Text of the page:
Foley suffered a strike last December and was hospitalized in May with pneumonia, according to his wife, Heather. He had been on hospice care at his home in the nation's capital ever since.
He served 30 years in the U.S. House, including more than five years as speaker.
"Today the House mourns the loss of our beloved former colleague," said House Speaker John Boehner in a statement. "With his passing, the House loses one of its most devoted servants and the country loses a great statesman."
The Democrat, who had never served a single day in the minority, was ousted by a smooth young Spokane lawyer, Republican George Nethercutt, who won by 4,000 votes in the mostly rural, heavily Republican eastern Washington district.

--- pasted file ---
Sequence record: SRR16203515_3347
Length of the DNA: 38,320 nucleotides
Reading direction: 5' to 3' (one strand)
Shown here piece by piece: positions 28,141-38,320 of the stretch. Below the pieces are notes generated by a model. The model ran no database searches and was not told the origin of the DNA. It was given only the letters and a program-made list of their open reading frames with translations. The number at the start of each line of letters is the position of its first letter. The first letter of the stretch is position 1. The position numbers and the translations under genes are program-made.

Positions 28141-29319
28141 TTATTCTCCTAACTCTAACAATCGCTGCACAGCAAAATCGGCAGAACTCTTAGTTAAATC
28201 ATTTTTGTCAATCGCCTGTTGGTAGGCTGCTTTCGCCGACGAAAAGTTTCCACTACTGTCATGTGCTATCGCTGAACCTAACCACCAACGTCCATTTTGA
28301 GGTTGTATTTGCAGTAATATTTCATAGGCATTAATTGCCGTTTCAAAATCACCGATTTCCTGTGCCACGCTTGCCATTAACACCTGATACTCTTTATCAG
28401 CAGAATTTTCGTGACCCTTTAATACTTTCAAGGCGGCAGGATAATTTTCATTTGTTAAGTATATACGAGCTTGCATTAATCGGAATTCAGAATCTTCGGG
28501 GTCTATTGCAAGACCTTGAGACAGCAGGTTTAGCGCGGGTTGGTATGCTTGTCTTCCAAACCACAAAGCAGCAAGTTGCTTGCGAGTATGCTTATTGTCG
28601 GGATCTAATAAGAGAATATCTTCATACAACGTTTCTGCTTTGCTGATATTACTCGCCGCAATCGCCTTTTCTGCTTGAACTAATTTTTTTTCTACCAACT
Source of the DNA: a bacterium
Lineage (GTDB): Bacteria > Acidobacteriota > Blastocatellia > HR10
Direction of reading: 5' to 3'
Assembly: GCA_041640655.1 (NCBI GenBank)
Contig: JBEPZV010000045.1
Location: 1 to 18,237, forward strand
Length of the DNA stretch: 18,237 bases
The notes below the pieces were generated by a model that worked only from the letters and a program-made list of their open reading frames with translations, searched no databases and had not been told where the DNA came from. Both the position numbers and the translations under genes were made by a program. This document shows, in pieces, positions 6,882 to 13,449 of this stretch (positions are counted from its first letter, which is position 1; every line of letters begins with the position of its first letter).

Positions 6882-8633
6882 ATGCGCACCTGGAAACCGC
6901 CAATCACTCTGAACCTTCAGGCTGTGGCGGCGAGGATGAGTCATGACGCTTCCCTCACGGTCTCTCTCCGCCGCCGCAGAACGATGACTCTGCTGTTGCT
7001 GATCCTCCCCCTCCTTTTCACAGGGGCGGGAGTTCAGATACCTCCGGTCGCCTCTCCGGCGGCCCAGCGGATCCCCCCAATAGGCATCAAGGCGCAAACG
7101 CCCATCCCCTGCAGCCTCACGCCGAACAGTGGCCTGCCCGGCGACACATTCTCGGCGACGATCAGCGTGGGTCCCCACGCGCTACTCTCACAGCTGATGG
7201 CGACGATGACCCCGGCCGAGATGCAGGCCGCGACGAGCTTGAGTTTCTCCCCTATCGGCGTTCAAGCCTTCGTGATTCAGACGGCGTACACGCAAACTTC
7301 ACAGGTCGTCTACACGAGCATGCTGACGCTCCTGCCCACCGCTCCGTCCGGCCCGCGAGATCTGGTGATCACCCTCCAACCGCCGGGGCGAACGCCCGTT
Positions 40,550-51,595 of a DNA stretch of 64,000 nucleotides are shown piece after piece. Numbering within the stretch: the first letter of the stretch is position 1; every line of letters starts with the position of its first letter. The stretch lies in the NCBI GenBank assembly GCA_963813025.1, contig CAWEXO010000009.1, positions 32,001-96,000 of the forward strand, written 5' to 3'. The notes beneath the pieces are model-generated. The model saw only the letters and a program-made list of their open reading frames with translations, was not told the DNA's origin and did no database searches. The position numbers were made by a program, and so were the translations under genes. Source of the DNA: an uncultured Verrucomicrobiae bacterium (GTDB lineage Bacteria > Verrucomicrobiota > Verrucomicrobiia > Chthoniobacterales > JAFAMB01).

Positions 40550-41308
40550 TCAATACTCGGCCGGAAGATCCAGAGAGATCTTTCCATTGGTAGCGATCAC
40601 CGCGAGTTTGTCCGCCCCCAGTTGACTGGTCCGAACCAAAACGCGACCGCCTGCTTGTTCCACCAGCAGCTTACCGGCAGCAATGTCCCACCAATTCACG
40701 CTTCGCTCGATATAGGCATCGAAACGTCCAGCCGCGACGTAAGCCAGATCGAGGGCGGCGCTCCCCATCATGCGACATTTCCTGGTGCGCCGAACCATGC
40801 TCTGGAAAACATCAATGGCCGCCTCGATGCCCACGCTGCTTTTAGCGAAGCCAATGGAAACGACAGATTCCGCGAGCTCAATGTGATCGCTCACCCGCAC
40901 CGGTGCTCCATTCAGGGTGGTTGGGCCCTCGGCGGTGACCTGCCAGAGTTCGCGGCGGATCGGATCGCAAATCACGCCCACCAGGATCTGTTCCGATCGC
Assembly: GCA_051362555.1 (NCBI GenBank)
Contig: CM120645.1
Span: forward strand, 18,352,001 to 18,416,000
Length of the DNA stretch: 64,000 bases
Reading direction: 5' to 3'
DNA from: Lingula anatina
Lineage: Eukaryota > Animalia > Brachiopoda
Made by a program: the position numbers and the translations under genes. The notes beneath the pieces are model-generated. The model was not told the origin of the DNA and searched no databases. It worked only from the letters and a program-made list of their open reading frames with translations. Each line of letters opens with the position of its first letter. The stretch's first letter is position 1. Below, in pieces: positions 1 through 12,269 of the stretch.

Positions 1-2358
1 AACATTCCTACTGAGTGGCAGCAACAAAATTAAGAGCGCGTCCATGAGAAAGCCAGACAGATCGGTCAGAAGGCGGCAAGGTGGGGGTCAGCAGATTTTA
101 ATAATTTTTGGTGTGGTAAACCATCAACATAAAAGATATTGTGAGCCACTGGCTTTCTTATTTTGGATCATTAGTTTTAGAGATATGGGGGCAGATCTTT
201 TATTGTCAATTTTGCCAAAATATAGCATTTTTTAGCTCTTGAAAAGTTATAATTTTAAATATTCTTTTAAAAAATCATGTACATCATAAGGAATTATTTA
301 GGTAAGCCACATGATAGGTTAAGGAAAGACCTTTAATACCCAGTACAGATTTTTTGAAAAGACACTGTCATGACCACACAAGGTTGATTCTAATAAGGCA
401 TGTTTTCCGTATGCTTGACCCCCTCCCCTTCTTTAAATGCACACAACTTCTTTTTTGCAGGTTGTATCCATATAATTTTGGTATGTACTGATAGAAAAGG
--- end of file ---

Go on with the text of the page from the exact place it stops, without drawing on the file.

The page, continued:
House Minority Leader Nancy Pelosi, D-Calif., called Foley "a quintessential champion of the common good" who "inspired a sense of purpose and civility that reflects the best of our democracy."
"Speaker Foley's unrivaled ability to build consensus and find common ground earned him genuine respect on both sides of the aisle," Pelosi said.
Foley also served as U.S. ambassador to Japan for four years in the Clinton administration.
The Associated Press contributed to this report.